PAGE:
Raventós i Blanc has always shown an independent spirit. Speaking to Pepe Raventós made it clear just how important a sense of place is to him; yes there is the entire Conca del Riu Anoia DO that Raventós established, but for Raventós the top wines emerge from the most exceptional, pure limestone soils. Viticulture is biodynamic, and only traditional Penedès varieties are used. Although they are not members, they certainly sit alongside the Corpinnat producers in quality terms.

The Blanc de Blancs is by far the most prominent, widely-available wine. There's an element of defiance even in the name, as no Chardonnay is present. This 2017 vintage is pure refreshment, showing a gentle suaveness of texture beneath classic lime and white stone fruit. There is some grip on the back of the palate, but it is nicely balanced. De La Finca takes things up a notch, with a lovely harmony emerging between flavours of grapefruit peel, rocky chalk and some autolytic richness from white sourdough. Dry, powdery chalk on the finish.

De Nit is a rosé made by a small addition of red Monastrell. I love the succulence of the style - there is freshness and refinement to its peach, citrus and herb flavours, presented with lightness of touch and no trace of extraction or oxidation. An easy wine to enjoy, but not a facile one. Textures de Pedra uses a little Sumoll alongside the Bastard Negre red Xarel-lo Vermell to produce a Blanc de Noirs. The noticeable change here is in texture, with a little less fruitiness and more floral, pithy and herbal sensations presented with some viscosity and grip. Quite a serious, food-friendly style.

Finally Pepé brought out a bottle of Mas Del Serral 2007, his own ultra-low production single-vineyard project. This ambitious wine wears its sense of development and openness on its chest with intense baked apple and quince, honey and sherry notes enriched with salted nuts and bakery flavours. It did leave me wondering what it would have been like at 8-10 years of age, rather than 12.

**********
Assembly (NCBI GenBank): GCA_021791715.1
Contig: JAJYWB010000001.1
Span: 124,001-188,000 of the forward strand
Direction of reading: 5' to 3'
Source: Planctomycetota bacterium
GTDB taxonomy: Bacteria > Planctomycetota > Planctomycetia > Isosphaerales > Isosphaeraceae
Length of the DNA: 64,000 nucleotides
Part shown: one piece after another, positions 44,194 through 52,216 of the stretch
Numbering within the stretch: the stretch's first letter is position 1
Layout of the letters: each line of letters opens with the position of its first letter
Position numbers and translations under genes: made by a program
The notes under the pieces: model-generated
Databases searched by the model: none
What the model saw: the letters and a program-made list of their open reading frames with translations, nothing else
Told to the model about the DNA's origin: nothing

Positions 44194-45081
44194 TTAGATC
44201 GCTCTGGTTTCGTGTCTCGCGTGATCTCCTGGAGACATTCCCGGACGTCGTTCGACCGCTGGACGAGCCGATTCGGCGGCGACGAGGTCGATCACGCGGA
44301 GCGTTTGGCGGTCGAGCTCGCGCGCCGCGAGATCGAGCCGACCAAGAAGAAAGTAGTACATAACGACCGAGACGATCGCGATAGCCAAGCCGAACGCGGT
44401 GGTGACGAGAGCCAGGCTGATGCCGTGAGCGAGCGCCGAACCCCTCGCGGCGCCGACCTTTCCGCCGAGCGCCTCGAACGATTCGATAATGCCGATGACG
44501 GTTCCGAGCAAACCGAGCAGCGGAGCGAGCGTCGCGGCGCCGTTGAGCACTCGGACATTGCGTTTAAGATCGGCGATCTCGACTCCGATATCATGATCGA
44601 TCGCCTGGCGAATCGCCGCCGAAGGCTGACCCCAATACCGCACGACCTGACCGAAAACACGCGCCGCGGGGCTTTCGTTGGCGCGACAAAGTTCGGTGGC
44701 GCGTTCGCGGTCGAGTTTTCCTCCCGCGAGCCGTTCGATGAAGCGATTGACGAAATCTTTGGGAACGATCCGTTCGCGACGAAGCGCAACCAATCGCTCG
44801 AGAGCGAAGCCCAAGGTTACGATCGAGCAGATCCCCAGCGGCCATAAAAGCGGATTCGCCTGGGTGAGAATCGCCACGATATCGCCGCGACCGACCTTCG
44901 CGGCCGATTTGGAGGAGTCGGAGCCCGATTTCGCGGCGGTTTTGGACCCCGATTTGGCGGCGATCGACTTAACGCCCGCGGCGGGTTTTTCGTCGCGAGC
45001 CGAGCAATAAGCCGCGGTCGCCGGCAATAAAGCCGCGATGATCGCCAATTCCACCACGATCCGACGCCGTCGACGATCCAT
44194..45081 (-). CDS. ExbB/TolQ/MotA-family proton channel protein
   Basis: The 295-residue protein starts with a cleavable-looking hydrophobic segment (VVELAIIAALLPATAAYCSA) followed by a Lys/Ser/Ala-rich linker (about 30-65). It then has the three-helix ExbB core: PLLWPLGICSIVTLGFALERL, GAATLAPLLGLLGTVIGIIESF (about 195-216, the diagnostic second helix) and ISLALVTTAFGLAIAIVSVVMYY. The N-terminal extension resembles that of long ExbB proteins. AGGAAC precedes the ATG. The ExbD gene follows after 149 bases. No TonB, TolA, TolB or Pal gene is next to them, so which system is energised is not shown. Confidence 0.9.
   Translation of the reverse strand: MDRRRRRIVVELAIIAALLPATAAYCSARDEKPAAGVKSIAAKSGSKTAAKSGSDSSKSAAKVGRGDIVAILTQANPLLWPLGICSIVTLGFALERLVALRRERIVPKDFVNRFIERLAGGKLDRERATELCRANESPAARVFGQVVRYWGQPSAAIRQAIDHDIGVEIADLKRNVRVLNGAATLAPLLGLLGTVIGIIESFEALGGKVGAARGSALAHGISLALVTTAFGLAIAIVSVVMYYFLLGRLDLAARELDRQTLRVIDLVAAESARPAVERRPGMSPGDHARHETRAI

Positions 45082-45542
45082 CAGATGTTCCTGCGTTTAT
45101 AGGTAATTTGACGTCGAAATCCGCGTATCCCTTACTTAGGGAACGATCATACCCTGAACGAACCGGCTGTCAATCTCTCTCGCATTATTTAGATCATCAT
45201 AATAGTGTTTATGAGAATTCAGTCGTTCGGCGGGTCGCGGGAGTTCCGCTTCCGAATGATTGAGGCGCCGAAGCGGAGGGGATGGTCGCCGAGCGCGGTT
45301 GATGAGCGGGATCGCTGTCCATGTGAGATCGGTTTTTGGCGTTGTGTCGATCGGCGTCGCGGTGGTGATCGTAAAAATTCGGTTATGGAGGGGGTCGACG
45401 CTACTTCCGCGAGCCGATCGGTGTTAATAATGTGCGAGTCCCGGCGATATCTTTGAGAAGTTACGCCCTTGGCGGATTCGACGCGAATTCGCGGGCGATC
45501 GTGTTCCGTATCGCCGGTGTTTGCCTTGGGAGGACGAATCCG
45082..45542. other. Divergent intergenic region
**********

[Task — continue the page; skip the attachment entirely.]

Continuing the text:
Recaredo, Corpinnat

Recaredo are making some of the most characterful, individual sparkling wines in Spain. If Gramona present a suave, quiet picture of Penedès, Recaredo draw their wines in bold, modernist colours. A key member of the Corpinnat group, all production is biodynamic and all wines are presented without dosage. These are wines you would have on the table when you need something with persistence, grip and personality. There's not much to be gained from keeping them; they gain all their personality on lees so are best tasted young, straight off the shelf.

Terrers Gran Reserva 2015 offers the most freshness in the portfolio. The flavours are so engaging and expressive, with creamy yellow apple and herbs, white meadow flowers and edgy, refreshing grapefruit. There are savoury, slightly earthy tones here too, but they seem to just add to the picture. Serral del Vell 2011 offers up intense lime and honey with sweet yellow fruits and great refinement and clarity for its age. Nuts and pith keep you diving back in for more. 

Intens Rosat is, to be truthful, a bit bonkers. But I like it. Pure cherry juice over bitter herbs and lemon lead into boiled sweets and poached red fruits. It is almost slightly medicinal. Intense indeed and quite good fun. The most extraordinary wine, however, was the  Reserva Particular 2005, a conundrum of age, power, openness and persistence that, despite some oxidative characters and quite developed fruit powered through with set honey, wild herbs and earth. This was a March 2017 disgorgement; if you caught this wine one or two years ago it would have been even better. Look out for the new vintage and crack it open. 


Finally, a word on the singular wines of Colet, part of the Classic Penedès group. It's always refreshing to see something a little different, so I really enjoyed the Vatua 2017, a product of 50% Moscatell, 40% Parellada and 10%...Gewürztraminer! Pure peach, bergamot and blossom flavours with gooseberry and a tropical flourish, finishing dry with some phenolic presence. The portfolio reflects a naturalistic direction that leans towards some oxidative and funky flavours, but this (and its Rosé version) really stood out.